I see another comment here from Michael. Maybe to drop out is a radical term, but people are reducing the digital footprints somewhat. So, yes. Maybe yeah, despite I mean, I think it’s hard we should not reduce – the traces that we produce and are processed by algorithms are not just the traces that we live on social media. So, for instance in the book I speak a lot about digital platforms because unfortunately it’s the context that I know better. And recommendation systems are the type of machine learning algorithms that they know better. But the fact is that we produce data all the time. We produce data every time we move in the streets with the smartphone, without doing anything. We produce data anytime we enter a shop, potentially, the more of these shops are equipped with new technologies, tracking the movement of our eyes or whatever. Or cameras are everywhere. So, it’s really hard to reduce your digital footprints because existing is already living a digital footprint, nowadays. So, we need to eventually think about how to imagine new ways, not just to reduce your digital footprints probably, but to change and challenge the system, what is done based on these digital footprints, to some extent. Which is currently either kind of controlling citizens or repressing revolutions, or selling products in a sort of planet that is dying for climate change. So, I mean, sorry for the not very optimistic start. In my case it is like eight, nine AM, so it’s going to be a great day.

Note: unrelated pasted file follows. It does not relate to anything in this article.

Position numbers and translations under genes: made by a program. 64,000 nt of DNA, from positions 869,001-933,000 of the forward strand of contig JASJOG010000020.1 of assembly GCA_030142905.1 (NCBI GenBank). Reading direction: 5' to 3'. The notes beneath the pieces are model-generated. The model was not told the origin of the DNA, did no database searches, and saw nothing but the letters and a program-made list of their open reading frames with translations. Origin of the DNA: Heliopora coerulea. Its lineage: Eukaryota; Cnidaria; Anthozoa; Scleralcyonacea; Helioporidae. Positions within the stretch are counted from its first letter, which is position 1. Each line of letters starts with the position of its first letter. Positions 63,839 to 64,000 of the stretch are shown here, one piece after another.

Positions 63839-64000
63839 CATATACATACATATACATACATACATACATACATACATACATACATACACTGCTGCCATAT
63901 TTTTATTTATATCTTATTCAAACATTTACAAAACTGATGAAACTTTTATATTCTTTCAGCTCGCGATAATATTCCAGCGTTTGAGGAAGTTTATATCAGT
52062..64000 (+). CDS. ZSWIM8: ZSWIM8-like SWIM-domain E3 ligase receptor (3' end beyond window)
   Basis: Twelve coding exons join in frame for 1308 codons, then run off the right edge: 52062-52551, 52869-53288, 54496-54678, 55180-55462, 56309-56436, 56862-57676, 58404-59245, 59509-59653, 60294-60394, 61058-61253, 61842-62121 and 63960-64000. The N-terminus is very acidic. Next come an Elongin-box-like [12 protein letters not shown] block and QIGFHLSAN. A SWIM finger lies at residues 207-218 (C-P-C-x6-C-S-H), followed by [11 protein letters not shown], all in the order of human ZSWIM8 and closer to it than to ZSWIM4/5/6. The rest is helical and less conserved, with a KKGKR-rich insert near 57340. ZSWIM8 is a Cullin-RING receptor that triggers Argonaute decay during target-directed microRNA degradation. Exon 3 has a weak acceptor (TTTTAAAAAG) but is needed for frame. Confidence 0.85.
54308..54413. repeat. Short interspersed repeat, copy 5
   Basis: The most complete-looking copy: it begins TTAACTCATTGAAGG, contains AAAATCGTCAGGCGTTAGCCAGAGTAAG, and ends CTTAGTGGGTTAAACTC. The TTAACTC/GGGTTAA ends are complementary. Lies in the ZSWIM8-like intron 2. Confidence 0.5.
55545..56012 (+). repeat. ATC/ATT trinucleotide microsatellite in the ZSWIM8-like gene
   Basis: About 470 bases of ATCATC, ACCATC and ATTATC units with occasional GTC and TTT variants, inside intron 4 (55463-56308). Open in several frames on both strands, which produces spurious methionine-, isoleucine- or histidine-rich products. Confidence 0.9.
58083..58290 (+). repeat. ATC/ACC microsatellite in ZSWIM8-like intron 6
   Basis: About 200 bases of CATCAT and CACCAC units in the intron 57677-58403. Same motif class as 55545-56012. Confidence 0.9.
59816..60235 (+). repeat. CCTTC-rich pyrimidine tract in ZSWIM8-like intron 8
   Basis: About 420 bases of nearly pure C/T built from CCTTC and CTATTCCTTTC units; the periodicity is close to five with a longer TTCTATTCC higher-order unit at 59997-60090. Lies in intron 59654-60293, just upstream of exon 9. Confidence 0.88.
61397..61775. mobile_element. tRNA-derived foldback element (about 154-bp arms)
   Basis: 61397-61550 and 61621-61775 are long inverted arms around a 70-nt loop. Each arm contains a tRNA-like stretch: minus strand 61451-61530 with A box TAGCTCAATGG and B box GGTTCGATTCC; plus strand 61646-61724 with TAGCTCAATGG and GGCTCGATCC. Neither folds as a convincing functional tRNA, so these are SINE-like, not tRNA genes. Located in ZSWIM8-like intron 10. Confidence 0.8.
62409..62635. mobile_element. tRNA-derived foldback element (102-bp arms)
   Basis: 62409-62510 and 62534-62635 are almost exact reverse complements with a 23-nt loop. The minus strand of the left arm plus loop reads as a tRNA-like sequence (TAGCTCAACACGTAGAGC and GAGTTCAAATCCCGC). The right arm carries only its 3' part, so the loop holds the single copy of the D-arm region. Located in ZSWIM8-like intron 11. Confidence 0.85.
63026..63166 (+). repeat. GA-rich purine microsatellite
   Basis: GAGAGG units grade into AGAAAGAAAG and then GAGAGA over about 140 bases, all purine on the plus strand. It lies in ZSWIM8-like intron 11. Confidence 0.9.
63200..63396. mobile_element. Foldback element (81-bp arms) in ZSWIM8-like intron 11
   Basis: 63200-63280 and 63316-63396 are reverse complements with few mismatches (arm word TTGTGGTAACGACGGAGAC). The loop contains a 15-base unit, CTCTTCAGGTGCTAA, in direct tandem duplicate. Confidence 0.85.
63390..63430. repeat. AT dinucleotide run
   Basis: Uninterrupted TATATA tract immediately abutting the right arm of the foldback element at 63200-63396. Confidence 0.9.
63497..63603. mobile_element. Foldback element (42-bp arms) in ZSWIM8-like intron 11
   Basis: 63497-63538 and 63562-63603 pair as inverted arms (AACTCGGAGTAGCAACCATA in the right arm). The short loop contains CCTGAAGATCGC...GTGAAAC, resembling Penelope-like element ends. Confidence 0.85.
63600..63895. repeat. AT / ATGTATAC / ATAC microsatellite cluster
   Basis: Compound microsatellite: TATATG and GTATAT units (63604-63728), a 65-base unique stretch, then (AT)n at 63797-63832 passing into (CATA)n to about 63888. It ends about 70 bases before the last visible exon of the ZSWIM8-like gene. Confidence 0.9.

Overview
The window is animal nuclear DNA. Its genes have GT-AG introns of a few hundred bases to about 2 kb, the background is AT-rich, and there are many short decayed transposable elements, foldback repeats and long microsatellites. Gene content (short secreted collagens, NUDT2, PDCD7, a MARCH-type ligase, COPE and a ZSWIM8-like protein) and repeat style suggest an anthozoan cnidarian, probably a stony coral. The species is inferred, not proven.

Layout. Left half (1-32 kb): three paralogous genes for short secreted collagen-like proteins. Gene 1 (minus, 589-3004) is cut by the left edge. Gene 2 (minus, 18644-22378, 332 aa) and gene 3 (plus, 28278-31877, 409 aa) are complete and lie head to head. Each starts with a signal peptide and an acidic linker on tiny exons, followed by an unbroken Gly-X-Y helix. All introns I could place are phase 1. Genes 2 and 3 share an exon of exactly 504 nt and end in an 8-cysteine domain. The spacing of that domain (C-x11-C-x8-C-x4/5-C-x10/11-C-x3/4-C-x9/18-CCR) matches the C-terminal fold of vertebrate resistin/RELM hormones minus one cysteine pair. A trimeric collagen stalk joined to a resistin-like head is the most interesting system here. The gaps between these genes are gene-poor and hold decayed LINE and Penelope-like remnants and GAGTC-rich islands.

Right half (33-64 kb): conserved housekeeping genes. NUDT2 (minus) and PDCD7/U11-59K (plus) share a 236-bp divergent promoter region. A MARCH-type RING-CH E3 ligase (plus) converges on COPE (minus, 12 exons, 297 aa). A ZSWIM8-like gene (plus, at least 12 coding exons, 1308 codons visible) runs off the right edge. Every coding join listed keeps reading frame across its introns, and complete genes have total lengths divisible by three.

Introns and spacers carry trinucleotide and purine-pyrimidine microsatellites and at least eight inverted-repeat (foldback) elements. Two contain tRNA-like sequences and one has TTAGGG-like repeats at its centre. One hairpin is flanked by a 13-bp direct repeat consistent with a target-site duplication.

No, I think that’s a perfect note to wrap up on. Very realistic, yeah, a very realistic examination of our relationship to technology with those important slivers of hope through art and storytelling, and kind of meaningful community engagements.
Everybody, please do thank me in joining – please do join me in thanking Massimo for this great session today. You can use a little clap reaction, yes Do feel free to turn your camera on and give us a wave as we log off, it’s always nice to see people’s faces who have joined us. Thank you so much for your time.
You can find Machine Habitus by Polity Press, and you can read Massimo’s short story Stealth Love as I said, on the Sociological Review. We’ll leave it there. Thank you so much everyone and we’ll talk to you soon.